National Academy of Sciences, “Climate Change: Evidence and Causes,” National Academy of Sciences Publishing, Washington, DC, 2014. This is a jointly produced publication of the US National Academy of Sciences and The Royal Society. Climate Change makes clear what is well-established and where understanding is developing. It builds upon the history of climate work as well as on the newest climate-change assessment from the UN’s Intergovernmental Panel on Climate Change.
Joseph Romm, “Climate Change: What Everyone Needs to Know,” Oxford University Press, New York, 2016. This is an essential primer on what will be the defining issue of our time. Climate Change is a clear-eyed overview of the science, conflicts, and implications of our warming planet. It offers user-friendly, scientifically rigorous answers to the most difficult questions surrounding climate change as a “clear and present danger to civilization.”
U.S. Department of Commerce, Climate Science Special Report: U.S. Fourth National Climate Assessment, Washington, DC, February 2018. The Trump Administration’s new congressionally mandated report on global climate change is full of alarming news. Confirming that humans are responsible for the rise in global temperatures, this report anticipates even more dramatic temperature rise and enormous impact to sea levels, extinction rates, and other natural consequences. For anyone interested in the unanimous consensus of the U.S. Government’s scientists across seventeen different agencies, this report is indispensable.
US Global Change Program, Impacts of Climate Change on Human Health in the United States: A Scientific Assessment, US Govt Printing Office, February, 2018. This report summarizes scientific data in an accessible fashion for the general public. As global climate change proliferates, so too do the health risks associated with the changing world around us. This report was assembled by experts from eight federal agencies, and provides a comprehensive report on the health risks.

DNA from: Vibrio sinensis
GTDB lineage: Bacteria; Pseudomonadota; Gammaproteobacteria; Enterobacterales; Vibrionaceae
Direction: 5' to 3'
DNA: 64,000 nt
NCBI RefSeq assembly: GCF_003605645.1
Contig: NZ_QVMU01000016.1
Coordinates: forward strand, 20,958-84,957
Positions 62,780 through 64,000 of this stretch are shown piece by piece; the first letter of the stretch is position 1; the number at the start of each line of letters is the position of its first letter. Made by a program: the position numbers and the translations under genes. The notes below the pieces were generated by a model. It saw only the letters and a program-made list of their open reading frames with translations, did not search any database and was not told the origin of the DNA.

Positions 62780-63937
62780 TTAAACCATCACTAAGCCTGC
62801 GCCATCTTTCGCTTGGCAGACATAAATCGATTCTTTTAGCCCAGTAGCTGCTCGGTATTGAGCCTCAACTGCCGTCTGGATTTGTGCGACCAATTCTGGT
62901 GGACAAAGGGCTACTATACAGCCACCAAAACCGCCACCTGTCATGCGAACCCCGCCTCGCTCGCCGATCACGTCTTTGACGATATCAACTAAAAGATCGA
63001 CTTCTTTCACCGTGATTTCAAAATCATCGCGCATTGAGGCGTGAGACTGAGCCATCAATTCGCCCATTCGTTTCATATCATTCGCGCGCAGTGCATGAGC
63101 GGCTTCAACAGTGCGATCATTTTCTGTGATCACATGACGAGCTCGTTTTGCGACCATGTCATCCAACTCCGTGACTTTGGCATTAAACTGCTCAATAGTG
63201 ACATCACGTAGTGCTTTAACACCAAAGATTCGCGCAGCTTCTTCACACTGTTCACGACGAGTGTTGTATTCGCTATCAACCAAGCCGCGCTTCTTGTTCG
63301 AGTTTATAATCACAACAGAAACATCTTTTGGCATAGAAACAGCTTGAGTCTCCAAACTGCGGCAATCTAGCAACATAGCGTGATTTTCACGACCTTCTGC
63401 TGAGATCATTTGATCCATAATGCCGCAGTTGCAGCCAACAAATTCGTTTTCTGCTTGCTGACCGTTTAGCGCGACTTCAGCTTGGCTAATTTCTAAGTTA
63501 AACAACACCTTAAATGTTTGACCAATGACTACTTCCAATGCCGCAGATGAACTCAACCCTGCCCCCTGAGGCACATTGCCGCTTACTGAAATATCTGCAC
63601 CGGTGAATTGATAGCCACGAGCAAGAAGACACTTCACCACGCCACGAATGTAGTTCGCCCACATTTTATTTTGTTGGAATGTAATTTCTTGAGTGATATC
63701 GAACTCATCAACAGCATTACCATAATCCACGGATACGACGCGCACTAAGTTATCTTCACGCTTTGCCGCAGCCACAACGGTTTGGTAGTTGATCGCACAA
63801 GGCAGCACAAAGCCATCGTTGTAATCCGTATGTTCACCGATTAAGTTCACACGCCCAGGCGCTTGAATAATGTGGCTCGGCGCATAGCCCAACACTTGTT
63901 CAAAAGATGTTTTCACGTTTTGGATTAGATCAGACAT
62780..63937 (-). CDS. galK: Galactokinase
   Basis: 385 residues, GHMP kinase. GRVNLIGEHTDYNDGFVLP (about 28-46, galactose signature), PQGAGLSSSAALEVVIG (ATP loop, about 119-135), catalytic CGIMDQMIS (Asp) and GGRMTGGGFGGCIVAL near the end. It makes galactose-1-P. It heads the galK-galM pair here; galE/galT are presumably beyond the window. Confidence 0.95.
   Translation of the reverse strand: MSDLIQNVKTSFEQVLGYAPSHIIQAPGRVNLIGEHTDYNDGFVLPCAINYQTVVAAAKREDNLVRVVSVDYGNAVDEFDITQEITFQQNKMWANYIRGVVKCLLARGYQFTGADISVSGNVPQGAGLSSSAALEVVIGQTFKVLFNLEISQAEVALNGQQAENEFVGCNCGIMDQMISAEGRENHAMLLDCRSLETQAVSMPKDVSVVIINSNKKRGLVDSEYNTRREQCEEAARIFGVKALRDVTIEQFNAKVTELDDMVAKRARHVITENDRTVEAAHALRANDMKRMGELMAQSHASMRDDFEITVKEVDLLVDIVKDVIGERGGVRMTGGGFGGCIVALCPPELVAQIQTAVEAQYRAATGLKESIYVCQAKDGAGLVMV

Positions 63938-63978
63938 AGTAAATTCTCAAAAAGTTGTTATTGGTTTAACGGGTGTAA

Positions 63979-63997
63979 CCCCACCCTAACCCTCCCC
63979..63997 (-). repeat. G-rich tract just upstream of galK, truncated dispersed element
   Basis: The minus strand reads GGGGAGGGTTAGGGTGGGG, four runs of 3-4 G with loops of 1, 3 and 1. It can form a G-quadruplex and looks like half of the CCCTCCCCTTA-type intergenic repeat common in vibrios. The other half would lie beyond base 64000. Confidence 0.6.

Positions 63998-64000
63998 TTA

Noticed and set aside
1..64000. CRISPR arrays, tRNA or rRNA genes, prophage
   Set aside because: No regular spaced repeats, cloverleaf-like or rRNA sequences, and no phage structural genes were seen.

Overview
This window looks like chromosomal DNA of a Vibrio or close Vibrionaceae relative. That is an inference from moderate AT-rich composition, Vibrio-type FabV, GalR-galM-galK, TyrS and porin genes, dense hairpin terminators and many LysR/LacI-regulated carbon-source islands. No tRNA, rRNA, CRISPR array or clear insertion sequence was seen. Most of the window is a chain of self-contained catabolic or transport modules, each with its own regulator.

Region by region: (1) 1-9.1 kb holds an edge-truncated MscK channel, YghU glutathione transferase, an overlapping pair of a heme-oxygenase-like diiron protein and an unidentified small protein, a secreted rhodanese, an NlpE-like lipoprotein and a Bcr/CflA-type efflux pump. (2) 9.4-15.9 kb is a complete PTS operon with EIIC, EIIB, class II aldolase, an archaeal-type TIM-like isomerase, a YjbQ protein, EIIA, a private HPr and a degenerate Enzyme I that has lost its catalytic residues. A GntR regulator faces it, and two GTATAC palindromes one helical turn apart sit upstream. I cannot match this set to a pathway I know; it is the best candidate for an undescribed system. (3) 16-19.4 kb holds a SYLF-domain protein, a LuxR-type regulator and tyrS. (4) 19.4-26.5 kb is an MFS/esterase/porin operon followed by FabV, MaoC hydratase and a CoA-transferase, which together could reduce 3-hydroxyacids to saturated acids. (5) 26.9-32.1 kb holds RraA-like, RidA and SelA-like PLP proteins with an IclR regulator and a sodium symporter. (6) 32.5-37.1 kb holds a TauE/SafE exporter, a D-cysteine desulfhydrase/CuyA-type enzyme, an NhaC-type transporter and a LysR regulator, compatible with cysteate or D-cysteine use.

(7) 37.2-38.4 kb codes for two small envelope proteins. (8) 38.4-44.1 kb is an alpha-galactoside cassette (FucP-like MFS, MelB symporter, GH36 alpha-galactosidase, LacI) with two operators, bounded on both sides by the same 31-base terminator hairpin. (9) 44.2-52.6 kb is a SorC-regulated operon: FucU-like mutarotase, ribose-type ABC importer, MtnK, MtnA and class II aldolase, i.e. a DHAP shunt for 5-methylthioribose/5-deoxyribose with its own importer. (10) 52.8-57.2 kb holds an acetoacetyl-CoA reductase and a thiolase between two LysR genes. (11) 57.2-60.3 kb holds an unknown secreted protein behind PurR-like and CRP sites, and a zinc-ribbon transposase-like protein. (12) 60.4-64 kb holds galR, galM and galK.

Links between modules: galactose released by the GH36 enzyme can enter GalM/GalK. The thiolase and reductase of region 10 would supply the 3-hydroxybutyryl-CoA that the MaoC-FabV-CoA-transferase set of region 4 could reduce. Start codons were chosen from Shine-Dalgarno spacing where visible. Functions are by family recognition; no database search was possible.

Useful Science Websites On Climate Change
The National Aeronautics and Space Administration (NASA)
NASA’s website brings the science of climate change and sustainability to life, providing clear explanations for the big questions in climate science. Targeting a range of ages from upper-elementary-aged children through to college and beyond.
Intergovernmental Panel on Climate Change
The Intergovernmental Panel on Climate Change was formed in 1988 by the United Nations Environment Programme and the World Meteorological Organization, to assess the state of scientific knowledge about the human role in climate change
Union of Concerned Scientists | Global Warming
www.ucsusa.org/global-warming and https://www.ucsusa.org/global-warming
The Union of Concerned Scientists puts independent science to work to solve our planet’s most pressing problems. Joining with citizens across the country, we combine technical analysis and advocacy to create innovative, practical solutions for a healthy, safe, and sustainable future.
The National Academy of Sciences
The National Academy of Sciences (NAS) is a United States nonprofit, non-governmental organization. NAS is part of the National Academies of Sciences, Engineering, and Medicine.
The National Oceanic and Admospheric Administration (NOAA) http://www.noaa.gov/climate
From supercomputers and state-of-the-art models to observations and outlooks, we provide data, tools, and information to help people understand and prepare for climate variability and change.
EcoAmerica on climate change
ecoAmerica builds institutional leadership, public support, and political will for climate solutions. ecoAmerica reaches millions of Americans from all walks of life through a rapidly growing network of 200+ mainstream institutions and leaders from outside the traditional environmental movement.
Citizens’ Climate Lobby
The goal of CCL is to build political support across party lines to put a price on carbon, specifically a revenue neutral carbon fee and dividend (CF&D) at the national level.
Bill McKibben, founder, says we are standing up to the fossil fuel industry to stop all new coal, oil and gas projects and build clean energy for all. You are welcome to join us in our work.